Commentary

Blaming Impact Of Travel Restrictions, Emirates Cuts Flights To U.S.

Pointing a finger at the Trump Administration’s travel restrictions on flights originating in Middle East countries, Dubai-based Emirates Airlines yesterday said it was reducing the number of flights it makes to 5 of the 12 cities it serves in the United States, cutting 25 flights a week in total. 

“The recent actions taken by the U.S. government relating to the issuance of entry visas, heightened security vetting, and restrictions on electronic devices in aircraft cabins, have had a direct impact on consumer interest and demand for air travel into the U.S,” Emirates said in a statement.

Fort Lauderdale (May 1) and Orlando (May 23) operations will move from daily services to five a week. Seattle (June 1) and Boston (June 2) operations will move from twice-daily services to daily. Los Angeles (July 1) will also move from twice-daily to daily.

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“The decision by the Dubai government-owned carrier is the strongest sign yet that tougher measures imposed on U.S.-bound travelers from the Mideast are taking a financial toll on fast-growing Gulf carriers that have expanded rapidly in the United States in recent years,” writes the AP’s Adam Schreck on FoxNews.com. “Dubai was one of 10 cities in Muslim-majority countries affected by a ban on laptops and other personal electronics in carry-on luggage aboard U.S.-bound flights.”

Emirates maintains it made “a commercial decision in response to weakened travel demand to U.S.” — a characterization that the Partnership for Open and Fair Skies called ‘laughable,’” Benjamin Zhang reports for Business Insider, in that the bottom line has not seemed to be its guiding principle.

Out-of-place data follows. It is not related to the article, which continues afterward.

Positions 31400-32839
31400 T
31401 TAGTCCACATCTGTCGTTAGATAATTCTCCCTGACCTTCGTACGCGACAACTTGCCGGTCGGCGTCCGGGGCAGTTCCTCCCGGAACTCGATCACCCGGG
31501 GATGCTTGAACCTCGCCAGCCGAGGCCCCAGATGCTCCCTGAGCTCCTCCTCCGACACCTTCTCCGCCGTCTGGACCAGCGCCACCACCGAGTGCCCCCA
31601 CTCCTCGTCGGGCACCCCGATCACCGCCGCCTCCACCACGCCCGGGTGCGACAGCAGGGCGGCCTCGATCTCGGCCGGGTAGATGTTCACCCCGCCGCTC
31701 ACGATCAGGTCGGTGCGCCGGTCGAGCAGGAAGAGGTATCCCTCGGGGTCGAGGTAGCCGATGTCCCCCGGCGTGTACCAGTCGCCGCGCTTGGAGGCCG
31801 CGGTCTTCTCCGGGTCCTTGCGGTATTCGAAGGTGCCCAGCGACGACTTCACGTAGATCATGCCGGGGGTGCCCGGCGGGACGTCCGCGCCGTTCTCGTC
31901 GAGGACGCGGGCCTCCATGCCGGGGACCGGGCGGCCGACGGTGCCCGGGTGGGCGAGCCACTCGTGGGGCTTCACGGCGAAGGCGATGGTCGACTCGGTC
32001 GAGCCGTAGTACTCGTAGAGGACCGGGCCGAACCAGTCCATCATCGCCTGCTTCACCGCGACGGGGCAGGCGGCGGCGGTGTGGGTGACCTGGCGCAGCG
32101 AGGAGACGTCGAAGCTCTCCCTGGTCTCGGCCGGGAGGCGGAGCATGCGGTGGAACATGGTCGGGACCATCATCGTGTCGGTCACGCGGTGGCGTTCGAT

Jill Zuckman, chief spokesperson for the coalition that speaks on behalf of American, Delta and United and various airline workers’ groups, “accused the Middle Eastern carriers of being instruments for ‘their governments' goals to dominate global aviation’ and operate without regard for profitability,” Zhang writes. He points out that Wednesday’s announcement is “just the latest episode in the dramatic feud between America's three mega-carriers and the Persian Gulf's trio of heavyweights,” namely Emirates, Etihad Airways and Qatar Airways.

These three carriers have added and announced plans to add flights to the U.S. by almost 50% since January 2015, the partnership group charged in a release earlier this month, and during the same period, they announced plans to increase seat capacity on flights arriving in the U.S. by 43%. 

But “over the past three months, we have seen a significant deterioration in the booking profiles on all our U.S. routes, across all travel segments,” an Emirates spokeswoman tells Reuters’ Alexander Cornwell. Etihad Airways, however, “said it had not seen any significant change in demand and had no plans at present to reduce flights to the six U.S. cities it serves,” he reports. 

“Qatar CEO Akbar Al Baker told CNNMoney it had seen a drop in demand, but bookings were only down by less than 10 per flight,” reportsCNNMoney’s Zahraa Alkhalisi. Al Baker also maintained “the electronics ban would not make flying to the U.S. any safer.” 

Emirates’ cutback “comes just days after” Marriott International CEO Arne Sorenson “warned that President Trump’s immigration policies are damaging the U.S. tourism industry,” point out Tanya Powley and Simeon Kerr for Financial Times. “He was adding his voice to concerns that international travelers are avoiding the country this year.” 

The head of the world’s biggest hotel company, in fact, has been sounding an alarm that the travel restrictions “could pose a risk to American jobs dependent on tourism,” for at least a month now, as he did on CNBC’s Squawk Box March 21.

“Despite the service cuts, Emirates struck an optimistic tone that the reductions might be short-lived,” Ben Mutzabaugh points out for USA Today.

“‘We will closely monitor the situation with the view to reinstate and grow our U.S. flight operations as soon as viable,’ the company said, adding it ‘is committed to our U.S. operations and will continue to serve our 12 American gateways,’” which also include Chicago O’Hare, Dallas/Fort Worth, Houston Bush Intercontinental, New York JFK, Newark Liberty, San Francisco and Washington Dulles.

There is, after all, gold in them thar gateways.

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